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Bill 1 passes, solidarity restored

by Robert Devet

Photo Robert Devet
Photo Robert Devet
Photo Robert Devet

(K'JIPUKTUK) HALIFAX - While inside Bill 1 was inching forward to becoming law, protests against the legislation continued on the streets around Province House.

Members of all four health care unions stood shoulder to shoulder in front of the Legislature and made sure that the liberals inside got the message loud and clear: (Premier) Stephen McNeil has got to go.

On Hollis Street this morning it certainly did not feel like the health care unions are divided.

Indeed, it seems that whatever cracks appeared in the united front against the legislation yesterday are being patched up.

“We still believe our position is the right one, but there is an onus on us as leaders to reconcile our differences and make sure that we make the best of a horrific piece of legislation,” Joan Jessome, president of the Nova Scotia Government and General Employees Union (NSGEU), told the Halifax Media Co-op.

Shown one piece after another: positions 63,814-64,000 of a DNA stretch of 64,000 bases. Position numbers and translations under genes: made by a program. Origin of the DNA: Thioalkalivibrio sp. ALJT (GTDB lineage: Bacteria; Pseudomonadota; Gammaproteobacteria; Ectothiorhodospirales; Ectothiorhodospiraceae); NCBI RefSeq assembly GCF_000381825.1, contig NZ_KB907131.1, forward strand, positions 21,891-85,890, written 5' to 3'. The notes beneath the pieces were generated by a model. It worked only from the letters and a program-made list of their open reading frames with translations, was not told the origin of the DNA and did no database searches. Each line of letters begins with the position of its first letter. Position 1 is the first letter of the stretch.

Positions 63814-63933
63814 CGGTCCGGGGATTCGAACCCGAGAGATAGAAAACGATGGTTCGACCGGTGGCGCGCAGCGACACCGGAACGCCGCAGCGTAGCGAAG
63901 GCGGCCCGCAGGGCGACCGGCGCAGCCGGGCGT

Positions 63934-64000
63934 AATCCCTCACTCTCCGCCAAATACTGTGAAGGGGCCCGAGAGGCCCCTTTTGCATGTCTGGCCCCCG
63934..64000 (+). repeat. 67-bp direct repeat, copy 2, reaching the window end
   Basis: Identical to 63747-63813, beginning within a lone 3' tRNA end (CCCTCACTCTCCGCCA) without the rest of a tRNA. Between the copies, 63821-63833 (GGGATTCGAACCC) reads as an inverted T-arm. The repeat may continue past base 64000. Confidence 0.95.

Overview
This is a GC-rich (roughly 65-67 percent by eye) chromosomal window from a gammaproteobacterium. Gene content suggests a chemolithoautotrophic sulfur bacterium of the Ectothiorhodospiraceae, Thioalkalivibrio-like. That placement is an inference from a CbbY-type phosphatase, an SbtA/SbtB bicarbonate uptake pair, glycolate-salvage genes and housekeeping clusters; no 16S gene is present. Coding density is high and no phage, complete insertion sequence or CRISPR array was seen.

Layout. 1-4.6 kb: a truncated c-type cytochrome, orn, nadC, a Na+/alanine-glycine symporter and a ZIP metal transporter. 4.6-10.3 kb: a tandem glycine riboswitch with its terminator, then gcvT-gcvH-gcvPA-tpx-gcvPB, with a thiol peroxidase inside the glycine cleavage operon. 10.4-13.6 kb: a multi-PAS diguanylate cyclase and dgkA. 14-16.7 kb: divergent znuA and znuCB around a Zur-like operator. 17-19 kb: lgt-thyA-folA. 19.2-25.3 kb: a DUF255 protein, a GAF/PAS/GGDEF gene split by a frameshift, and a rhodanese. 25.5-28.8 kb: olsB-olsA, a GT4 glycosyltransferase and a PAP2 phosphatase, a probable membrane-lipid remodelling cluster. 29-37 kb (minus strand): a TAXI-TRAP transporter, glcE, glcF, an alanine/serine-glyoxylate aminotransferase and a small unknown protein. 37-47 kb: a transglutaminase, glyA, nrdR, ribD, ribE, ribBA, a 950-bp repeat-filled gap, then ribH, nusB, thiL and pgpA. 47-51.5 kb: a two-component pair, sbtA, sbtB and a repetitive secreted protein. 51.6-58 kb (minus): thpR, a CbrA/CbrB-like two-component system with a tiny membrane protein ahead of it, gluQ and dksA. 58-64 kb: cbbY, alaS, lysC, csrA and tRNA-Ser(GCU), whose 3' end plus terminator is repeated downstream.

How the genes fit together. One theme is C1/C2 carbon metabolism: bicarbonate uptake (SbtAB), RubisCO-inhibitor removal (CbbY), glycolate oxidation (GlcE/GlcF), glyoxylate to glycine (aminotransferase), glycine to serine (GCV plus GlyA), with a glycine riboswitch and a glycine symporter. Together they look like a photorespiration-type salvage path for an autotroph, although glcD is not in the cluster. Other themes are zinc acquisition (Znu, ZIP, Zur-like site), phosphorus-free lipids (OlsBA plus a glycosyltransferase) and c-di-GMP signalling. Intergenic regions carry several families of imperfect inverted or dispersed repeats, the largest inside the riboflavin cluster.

Earlier this week the NSGEU called for a run-off vote to determine which union would represent each of the four health care bargaining units that the liberal government wants to put in place.

That suggestion did not sit well with the other three unions, who are still supporting the bargaining association model, a mechanism that allows unions to negotiate collective agreements together.

The liberal government wants a mediator / arbitrator to make those decisions.

It's not clear to what extent the legislation allows for either run-off vote or bargaining associations. Health minister Leo Glavine's efforts to explain the government's intent have been confusing and contradictory.

“We all understand that we need to move forward and represent our members in the best way that we can (during the mediation process),” Lana Payne, Atlantic president of Unifor told the Media Co-op. “So it is up to the four health care unions to show leadership and get this done. Our solidarity was tested, but our resolve is really strong.”

For one thing, there are other urgent issues that will demand the unions' attention, Payne believes.

“We need to get this part done so we can fight the privatization and contracting-out agenda that this government is going to throw at us,” said Payne.


See also:

Health care workers call legislation a direct attack on unions

Larry Haiven to Law Amendments Committee: Machiavelli would be proud

Follow Robert Devet on Twitter @DevetRobert



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Topics: Labour
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